Many modern day professionals depend solely on the outcome of their yearly performance appraisal process to assess their career progress. While this process is valid, it certainly should not be the sole assessment tool for tracking progress. Why? Most performance appraisal processes take into account your personal career development, but there are many deeply held, and very personal career goals that professionals do not readily document during the process that are not tracked.
So what other ways can and should you track your career progress? If you’d really like an honest and personal assessment of your career progress this year, get out a pen and note book, steal away to a quiet place and ask yourself these questions
Am I really where I want to be in my career?
Professional living can get hectic. Deadlines, management pressure, targets, office politics, traffic! It’s very easy to get lost in the haze of competing priorities and find yourself lost in the high paced environment of wake up-go to work-come home-go back to work cycle. So the questions in any career assessment should be: Am I where I want to be? Do I even know where I want to be? Are the career goals I have been chasing really mine or borne from a place of competition and pressure? Am I excited about the work I do? How much improvement have I made since last year?
Do I create value for my employer?
Many times as employees, we are tempted to stick to the exact script of our job description. This can be a natural inclination, especially when we feel overworked and under paid. But here is another perspective: whatever value you create for your employer is ultimately yours to keep. Understanding this is significant. Going over and above your job description, acquiring new skills, executing a varied range of projects and setting up new initiatives… these are vital experiences we can take to another employer. Furthermore, the more valuable you become in an organization, the less likely your employer may feel about letting you go, when it comes to make those necessary cuts.
Am I building the right kind of relationships?
Building the right kinds of relationships and networks is vital for career progress and success. Are you getting on with your colleagues and superiors? What about subordinates? Have you created cross functional relationships with people in other departments and in other companies? Are you a member of relevant professional organizations and networks? Are people inside and outside your organization aware of who you are and what you do? Do you have a career mentor and sponsor whom you meet with regularly?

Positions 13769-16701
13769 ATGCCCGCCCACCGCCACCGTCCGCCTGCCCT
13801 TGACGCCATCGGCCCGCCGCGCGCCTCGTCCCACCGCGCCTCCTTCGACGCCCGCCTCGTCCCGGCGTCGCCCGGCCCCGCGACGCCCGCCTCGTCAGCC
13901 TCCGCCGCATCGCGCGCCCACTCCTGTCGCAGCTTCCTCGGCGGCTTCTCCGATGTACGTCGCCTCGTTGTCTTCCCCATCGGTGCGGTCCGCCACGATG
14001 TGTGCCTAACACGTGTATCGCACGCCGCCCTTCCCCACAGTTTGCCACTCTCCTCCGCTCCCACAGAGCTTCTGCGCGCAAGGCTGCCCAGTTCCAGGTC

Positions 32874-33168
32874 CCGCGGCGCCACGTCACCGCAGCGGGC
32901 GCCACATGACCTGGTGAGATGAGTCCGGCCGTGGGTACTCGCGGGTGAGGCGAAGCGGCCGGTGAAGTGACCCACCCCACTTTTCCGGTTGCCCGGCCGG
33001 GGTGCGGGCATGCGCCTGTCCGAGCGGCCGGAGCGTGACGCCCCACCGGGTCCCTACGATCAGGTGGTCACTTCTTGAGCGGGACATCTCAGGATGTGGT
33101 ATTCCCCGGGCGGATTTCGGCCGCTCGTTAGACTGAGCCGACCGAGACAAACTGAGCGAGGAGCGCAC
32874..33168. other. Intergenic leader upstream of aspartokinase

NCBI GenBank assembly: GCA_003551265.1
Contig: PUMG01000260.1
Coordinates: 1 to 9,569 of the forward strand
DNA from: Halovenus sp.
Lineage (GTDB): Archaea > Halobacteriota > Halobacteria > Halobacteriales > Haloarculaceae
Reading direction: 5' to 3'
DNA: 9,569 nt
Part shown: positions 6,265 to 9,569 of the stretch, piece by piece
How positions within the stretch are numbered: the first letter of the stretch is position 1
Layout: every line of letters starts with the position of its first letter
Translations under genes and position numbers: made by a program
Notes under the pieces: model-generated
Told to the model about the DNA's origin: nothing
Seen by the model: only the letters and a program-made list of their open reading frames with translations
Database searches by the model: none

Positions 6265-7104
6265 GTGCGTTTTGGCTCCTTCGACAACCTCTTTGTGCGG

Building the right kind of relationships becomes super important when you realize that the higher you climb in your career, the less likely you are to find roles you are interested in, being advertised. You become more aware of these opportunities during conversation and through interaction with your network.
What new skills did I learn?
When last did you update your career with relevant skills? Are you still waiting for your name to come up on the training schedule at work or have you taken charge of your career trajectory and made the necessary sacrifice to develop yourself? What can you do better now that you couldn’t do last year? What books have you read and what new professional qualifications have you achieved?
Do my values align with my current place of work?
The economy is tough, so let’s face it, many of us in paid employment are grateful to still have a constant salary. This might mean we rarely question the values status quo of our employers. While this might not mean much for many in the short term, constantly going against your values adds up in the long term and can start to lead to career dissatisfaction which could spill into other areas of your life.
Also, understanding the higher value that your role serves, can add to your career satisfaction. How does your work add up in the larger scheme of things? Do your everyday tasks count? Not every role will save the world, but it certainly helps to know how your own daily schedule adds to an overall benefit.
Of course there are many career progression questions you can and should ask yourself. But starting with these will certainly lead you down the right path for an honest review. You may have noticed that there are no questions on money and promotion per se. These are the usual career evaluation yardsticks; while they prove useful, they can also be limiting, because they do not take into account other aspects which might be fundamental to your career progression. For instance, you might be earning more money, but not getting along with your colleagues or constantly compromising on your values.
Did you find this article helpful? What other yardsticks do you think are relevant when evaluating your career? Please share with us!